The air was thick with the sweet smell of glazed doughnuts Saturday morning just north of downtown Raleigh.
Around 8:45, thousands of runners careened into the parking lot of the Krispy Kreme doughnut shop with boxes of glazed doughnuts in hand and water within reach. The only questions: Could they eat all 12 doughnuts after running 2.4 miles? Could they keep them down while running another 2.4 miles?
Many did. Others were not so lucky.
The Krispy Kreme Challenge, now in its sixth year, sent runners sprinting down Hillsborough Street from the N.C. State University Memorial Bell Tower to the doughnut shop on Peace Street for a dozen-doughnut interlude and then back to the Bell Tower.
Six thousand runners preregistered for the event, which raises money for the N.C. Children's Hospital. Organizers expected to donate at least $40,000 again this year.
Running and scarfing require strategy.
There are several ways to attempt this fried dough eating challenge:
"The three stack," said Brady Lawrence, 19, of Raleigh, among the first runners to reach the doughnut shop. That involves stacking three or four doughnuts on top of each other and then smashing them down into a sort of doughnut sandwich.
Then there's the dunk method, which involves dipping the doughnuts into a cup of water to try to remove the sugar glaze. "The first year I did this, I learned it from the young kids," said Jamie Barnes, 39, of Cary, who was running his third Krispy Kreme Challenge.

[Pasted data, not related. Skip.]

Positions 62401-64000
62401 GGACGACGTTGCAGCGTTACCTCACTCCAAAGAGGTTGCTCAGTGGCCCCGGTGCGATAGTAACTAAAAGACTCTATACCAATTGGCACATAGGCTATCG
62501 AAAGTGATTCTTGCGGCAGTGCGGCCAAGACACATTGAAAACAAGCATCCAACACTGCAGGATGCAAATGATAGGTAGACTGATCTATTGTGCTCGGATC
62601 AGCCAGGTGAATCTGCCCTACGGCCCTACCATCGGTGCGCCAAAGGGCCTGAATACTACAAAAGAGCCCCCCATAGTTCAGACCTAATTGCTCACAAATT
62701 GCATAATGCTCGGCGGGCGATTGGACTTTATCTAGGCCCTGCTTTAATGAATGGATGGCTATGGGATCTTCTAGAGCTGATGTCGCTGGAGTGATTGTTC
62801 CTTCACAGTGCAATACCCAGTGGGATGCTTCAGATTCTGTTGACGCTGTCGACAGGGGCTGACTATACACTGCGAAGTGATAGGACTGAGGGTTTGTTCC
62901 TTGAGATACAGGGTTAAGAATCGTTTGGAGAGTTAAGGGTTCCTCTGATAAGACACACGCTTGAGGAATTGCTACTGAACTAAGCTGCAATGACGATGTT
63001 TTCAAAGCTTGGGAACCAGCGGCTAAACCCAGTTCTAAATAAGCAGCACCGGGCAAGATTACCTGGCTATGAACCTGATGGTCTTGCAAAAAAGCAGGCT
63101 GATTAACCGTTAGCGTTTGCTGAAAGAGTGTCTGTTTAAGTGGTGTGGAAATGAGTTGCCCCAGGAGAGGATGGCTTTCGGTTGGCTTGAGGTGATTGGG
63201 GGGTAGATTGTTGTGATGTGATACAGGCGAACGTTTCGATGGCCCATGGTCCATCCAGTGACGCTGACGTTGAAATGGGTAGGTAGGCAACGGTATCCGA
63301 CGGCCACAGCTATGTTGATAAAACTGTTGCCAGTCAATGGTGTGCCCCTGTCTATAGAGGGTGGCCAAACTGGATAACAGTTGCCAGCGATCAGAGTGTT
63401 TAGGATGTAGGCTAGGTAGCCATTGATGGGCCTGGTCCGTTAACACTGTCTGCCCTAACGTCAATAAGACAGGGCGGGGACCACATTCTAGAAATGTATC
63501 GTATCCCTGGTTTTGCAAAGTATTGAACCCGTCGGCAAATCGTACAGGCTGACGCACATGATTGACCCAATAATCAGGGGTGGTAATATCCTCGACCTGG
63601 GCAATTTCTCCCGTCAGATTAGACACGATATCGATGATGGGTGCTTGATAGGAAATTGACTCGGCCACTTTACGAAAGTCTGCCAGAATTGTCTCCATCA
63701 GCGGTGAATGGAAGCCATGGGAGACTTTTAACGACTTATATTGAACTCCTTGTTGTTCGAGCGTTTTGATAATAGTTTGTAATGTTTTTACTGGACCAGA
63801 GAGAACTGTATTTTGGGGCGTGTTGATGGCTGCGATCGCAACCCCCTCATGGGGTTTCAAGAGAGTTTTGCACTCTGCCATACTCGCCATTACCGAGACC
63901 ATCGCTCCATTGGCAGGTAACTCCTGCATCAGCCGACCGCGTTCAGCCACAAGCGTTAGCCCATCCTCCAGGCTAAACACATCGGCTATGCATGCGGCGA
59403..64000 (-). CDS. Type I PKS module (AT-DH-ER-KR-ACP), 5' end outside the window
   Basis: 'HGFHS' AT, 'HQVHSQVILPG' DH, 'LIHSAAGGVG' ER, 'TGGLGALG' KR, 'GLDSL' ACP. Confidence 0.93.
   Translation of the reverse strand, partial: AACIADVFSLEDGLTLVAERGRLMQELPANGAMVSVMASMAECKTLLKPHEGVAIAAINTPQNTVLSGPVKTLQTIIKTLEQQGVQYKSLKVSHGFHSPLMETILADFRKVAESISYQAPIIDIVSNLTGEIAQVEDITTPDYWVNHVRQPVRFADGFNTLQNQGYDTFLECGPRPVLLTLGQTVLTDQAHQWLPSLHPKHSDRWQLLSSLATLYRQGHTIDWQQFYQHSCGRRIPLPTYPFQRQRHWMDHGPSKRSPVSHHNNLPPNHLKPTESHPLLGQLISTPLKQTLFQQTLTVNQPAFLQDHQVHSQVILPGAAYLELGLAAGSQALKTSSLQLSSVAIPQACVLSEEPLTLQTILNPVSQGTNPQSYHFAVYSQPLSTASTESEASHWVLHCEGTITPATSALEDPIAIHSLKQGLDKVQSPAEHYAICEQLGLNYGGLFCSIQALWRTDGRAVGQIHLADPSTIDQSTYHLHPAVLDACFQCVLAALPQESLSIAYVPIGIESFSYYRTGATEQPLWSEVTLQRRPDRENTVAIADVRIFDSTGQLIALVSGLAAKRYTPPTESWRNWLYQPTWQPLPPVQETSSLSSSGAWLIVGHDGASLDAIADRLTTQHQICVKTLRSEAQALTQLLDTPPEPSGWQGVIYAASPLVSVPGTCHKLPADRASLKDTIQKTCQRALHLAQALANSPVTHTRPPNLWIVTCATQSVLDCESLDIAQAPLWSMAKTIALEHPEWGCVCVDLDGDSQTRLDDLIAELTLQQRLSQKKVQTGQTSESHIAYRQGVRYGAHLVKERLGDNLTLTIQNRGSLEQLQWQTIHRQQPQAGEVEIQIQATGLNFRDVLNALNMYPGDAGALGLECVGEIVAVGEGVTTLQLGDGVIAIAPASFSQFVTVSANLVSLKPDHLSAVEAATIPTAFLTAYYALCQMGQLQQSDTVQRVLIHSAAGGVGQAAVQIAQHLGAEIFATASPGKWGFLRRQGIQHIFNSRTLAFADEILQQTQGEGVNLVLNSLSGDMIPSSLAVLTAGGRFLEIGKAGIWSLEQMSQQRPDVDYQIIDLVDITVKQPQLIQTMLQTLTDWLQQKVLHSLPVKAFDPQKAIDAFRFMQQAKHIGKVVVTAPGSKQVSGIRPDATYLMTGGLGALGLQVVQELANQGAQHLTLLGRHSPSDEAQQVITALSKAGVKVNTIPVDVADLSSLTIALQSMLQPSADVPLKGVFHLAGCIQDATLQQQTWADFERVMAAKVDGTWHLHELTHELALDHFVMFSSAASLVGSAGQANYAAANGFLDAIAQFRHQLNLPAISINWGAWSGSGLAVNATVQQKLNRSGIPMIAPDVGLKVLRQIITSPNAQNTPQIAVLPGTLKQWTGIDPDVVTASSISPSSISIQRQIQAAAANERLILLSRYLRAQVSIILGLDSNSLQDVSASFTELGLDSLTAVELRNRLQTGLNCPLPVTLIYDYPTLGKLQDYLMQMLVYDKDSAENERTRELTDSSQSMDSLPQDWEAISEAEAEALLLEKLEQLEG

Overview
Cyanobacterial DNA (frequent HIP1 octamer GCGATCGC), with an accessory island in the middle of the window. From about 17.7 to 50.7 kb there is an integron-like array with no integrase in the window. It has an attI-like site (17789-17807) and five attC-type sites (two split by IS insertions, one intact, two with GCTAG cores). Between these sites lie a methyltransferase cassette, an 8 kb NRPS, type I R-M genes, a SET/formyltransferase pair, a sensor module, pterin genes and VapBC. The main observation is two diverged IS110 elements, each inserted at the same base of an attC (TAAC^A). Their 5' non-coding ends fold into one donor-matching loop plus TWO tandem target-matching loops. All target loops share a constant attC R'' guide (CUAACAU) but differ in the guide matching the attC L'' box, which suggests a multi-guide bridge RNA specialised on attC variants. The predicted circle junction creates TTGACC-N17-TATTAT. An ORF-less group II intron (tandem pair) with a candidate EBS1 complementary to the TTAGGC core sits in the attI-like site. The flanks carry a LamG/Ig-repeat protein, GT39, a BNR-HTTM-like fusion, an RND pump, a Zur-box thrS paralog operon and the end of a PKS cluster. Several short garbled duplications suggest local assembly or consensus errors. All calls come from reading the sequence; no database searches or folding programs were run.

Or you can try the method recommended by Amy Wilson, 21, of Cary: "Don't think about it." In other words, just chew.
"And don't look at the water after you've dunked the doughnut in," added Erin Choplin, 21, of Raleigh, one of Wilson's running mates.
Seated next to Choplin, Samantha Walker, 20, of Raleigh, held up the last bite of her 12 doughnuts and said, "I'm going to be off doughnuts for life after this."
Runners came from Georgia to Massachusetts, Indiana to California.
Many dressed up for the race beyond toboggan caps and gloves that were needed as temperatures hovered in the 30s.
Costumes ranged from gorillas and bananas to tacos and Snow White. Some runners even stripped down.
Clint Bollinger, 29, of Charlotte, wore only red spandex briefs, a red hat and a red cape decorated with a doughnut with real sprinkles. "It's fun to go out and be stupid for a day," he said.
Then there was the Krispy Kreme Challenge mascot: a runner named Garik Sadovy with a three-foot-wide doughnut affixed to his head. Yes, Sadovy ran the entire race with that headgear.
But did he eat a dozen doughnuts? No.
"I don't eat refined sugar," he explained. Instead, he ate seven pounds of grapes.
firstname.lastname@example.org or 919-829-4848